Construction should begin on a second bridge between Windsor and Detroit by 2015, and the project to broaden Canada's most important trade artery should be completed by 2020, officials say, now that U.S. President Barack Obama has given the crossing his blessing.
A presidential permit was issued Friday for what the Canadian government calls this country's No. 1 infrastructure priority – expanding a vital business conduit to the United States – and the announcement means a green light for the multibillion-dollar project.
White House approval was the final major political signoff needed for the Detroit River International Crossing, a span the Canadian government has been campaigning to build for the past decade. The U.S. Coast Guard must also give its assent to the final engineering design – including the span's clearance – but both American and Canadian officials say this approval is not in doubt.
Canada has been waiting for the presidential permit since last spring, when the Harper government struck a deal with Michigan governor Rick Snyder to build an alternative crossing to the existing Ambassador Bridge, which currently carries a quarter of the goods traded between Canada and the United States each year.
News of the presidential go-ahead, unveiled Friday in Detroit, now sets in motion a flurry of activity surrounding the megaproject.
"This allows us now to spend money, on the design and other things," said Gary Doer, Canada's ambassador to the U.S. "It would have been imprudent for us to proceed with design work if we hadn't got the permit."
The bridge will be built and operated by a private contractor that will recoup its investment through tolls. The bridge project now proceeds to the selection of a contractor. And the United States must acquire land on the American side of the future span.
The only risk to the timetable is legal action by the owners of the existing Ambassador Bridge, who oppose a competing span and have waged a nasty campaign to thwart the project, one that drew public condemnation from Canada's chief diplomat in Detroit last fall. "In no developed country have I ever seen such blatant and comprehensive efforts by a single special interest to bend an entire population to its will," Canada's Consul-General Roy Norton told a Detroit-area audience last October.
Canadian government sources said Friday they believe the long-awaited presidential permit took as much time as it did because the State Department was carefully assembling a legal defence of the decision in anticipation of court challenges from owners of the Ambassador Bridge.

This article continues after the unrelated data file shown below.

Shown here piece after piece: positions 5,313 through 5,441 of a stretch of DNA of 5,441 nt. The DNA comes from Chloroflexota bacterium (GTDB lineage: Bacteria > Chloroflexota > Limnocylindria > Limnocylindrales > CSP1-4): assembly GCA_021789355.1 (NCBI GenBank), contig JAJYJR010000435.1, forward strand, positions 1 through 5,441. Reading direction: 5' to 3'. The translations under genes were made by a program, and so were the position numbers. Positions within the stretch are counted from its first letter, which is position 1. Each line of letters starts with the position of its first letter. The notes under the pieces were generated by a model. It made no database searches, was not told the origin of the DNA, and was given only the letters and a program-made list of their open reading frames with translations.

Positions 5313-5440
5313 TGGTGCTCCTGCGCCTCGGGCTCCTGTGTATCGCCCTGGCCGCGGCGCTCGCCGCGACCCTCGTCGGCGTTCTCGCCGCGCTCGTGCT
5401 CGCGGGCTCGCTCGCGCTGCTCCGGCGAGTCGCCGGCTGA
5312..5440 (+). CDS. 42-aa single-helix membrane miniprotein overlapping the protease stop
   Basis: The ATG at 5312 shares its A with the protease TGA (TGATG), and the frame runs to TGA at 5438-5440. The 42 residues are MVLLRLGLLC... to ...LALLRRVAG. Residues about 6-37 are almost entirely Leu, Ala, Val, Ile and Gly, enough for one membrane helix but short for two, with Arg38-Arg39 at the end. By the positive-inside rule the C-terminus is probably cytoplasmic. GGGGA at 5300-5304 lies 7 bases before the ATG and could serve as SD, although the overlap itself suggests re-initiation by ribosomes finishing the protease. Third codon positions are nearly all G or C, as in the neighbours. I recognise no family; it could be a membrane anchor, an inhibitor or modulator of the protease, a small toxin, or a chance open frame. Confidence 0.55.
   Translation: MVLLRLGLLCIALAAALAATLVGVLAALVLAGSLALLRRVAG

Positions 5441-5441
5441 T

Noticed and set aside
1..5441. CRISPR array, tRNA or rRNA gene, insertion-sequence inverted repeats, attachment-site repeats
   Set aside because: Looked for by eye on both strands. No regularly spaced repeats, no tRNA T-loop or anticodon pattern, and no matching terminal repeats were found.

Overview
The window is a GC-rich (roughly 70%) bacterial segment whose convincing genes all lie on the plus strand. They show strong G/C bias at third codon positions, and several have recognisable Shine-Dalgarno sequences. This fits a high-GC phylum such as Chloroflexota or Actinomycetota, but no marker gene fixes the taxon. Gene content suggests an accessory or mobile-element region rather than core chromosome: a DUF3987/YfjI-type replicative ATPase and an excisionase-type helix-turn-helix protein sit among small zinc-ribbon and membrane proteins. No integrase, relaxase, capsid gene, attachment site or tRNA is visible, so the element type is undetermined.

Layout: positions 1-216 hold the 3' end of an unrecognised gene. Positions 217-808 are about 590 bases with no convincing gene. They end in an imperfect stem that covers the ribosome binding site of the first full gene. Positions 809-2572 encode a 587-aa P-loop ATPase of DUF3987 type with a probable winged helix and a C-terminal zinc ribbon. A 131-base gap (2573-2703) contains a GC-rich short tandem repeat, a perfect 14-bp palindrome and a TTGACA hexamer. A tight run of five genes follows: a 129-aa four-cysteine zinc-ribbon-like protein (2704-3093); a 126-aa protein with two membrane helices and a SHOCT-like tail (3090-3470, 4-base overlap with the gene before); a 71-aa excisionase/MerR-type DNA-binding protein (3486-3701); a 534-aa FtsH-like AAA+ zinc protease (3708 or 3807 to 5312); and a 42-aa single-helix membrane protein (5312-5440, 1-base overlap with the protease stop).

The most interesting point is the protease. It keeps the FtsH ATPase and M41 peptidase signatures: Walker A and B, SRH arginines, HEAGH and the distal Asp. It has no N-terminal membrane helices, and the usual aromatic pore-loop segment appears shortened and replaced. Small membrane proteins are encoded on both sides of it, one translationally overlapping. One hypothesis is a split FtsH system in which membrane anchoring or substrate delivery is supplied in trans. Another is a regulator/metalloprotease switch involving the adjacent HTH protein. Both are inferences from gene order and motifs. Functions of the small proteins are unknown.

Detroit billionaire Matty Moroun, whose company owns the bridge, has filed a suit in U.S. federal court trying to thwart the span. He claims a "perpetual and exclusive franchise right" to operate the existing Detroit-Windsor crossing free of competition from another span and says the new crossing would destroy the value of the Ambassador Bridge's franchise.
Mr. Doer said the announcement Friday suggests Washington is not concerned about its authority to allow a second bridge. "If the State Department was worried about that lawsuit, we wouldn't have got a presidential permit" Friday, he said.
The Canadian government has gone to great lengths to get this bridge built. Ambassador Bridge supporters in the Michigan legislature refused to allow the state to spend money on the project. To get around this, the Canadian government will pay $550-million to build Michigan's share of the road approaching the new bridge on the Detroit side – an amount to be repaid in toll revenue.
Recently, the Harper government passed legislation that exempts the new Windsor-Detroit bridge from a slew of environmental laws in order to shield it from any legal action U.S. opponents of the project might launch.
Mr. Moroun, chief executive officer of the private company that owns the Ambassador Bridge, has said a second one is not needed right now because traffic volumes on his span are down 40 per cent from before the Sept. 11, 2001, terrorist attacks.
The Canadian government said it anticipates Mr. Moroun or allies would launch legal action in Canada challenging environmental approvals for the new international crossing – and that is why it is heading him off.
Legislation sandwiched inside an omnibus budget bill last year said the Fisheries Act, the Navigable Waters Protection Act, the Species at Risk Act and big parts of the Canadian Environmental Assessment Act "do not apply to the construction of the bridge, parkway or any related work."
The Tories insisted at the time that companies building the bridge and related interchanges will be expected to comply with "the intent of all federal laws pertaining to environmental protection" and file action plans to the relevant Conservative ministers.
The government said it already conducted an extensive environmental assessment study of the bridge project in co-ordination with the United States and Ontario.
The new crossing would be built about three kilometres south of the Ambassador Bridge, which has been operating since 1929.
The new bridge is expected to cost nearly $1-billion and will be privately financed by the company that builds it. Both countries, however, must put in place customs plazas and ramps and connecting roads – infrastructure that will cost about $2.5-billion.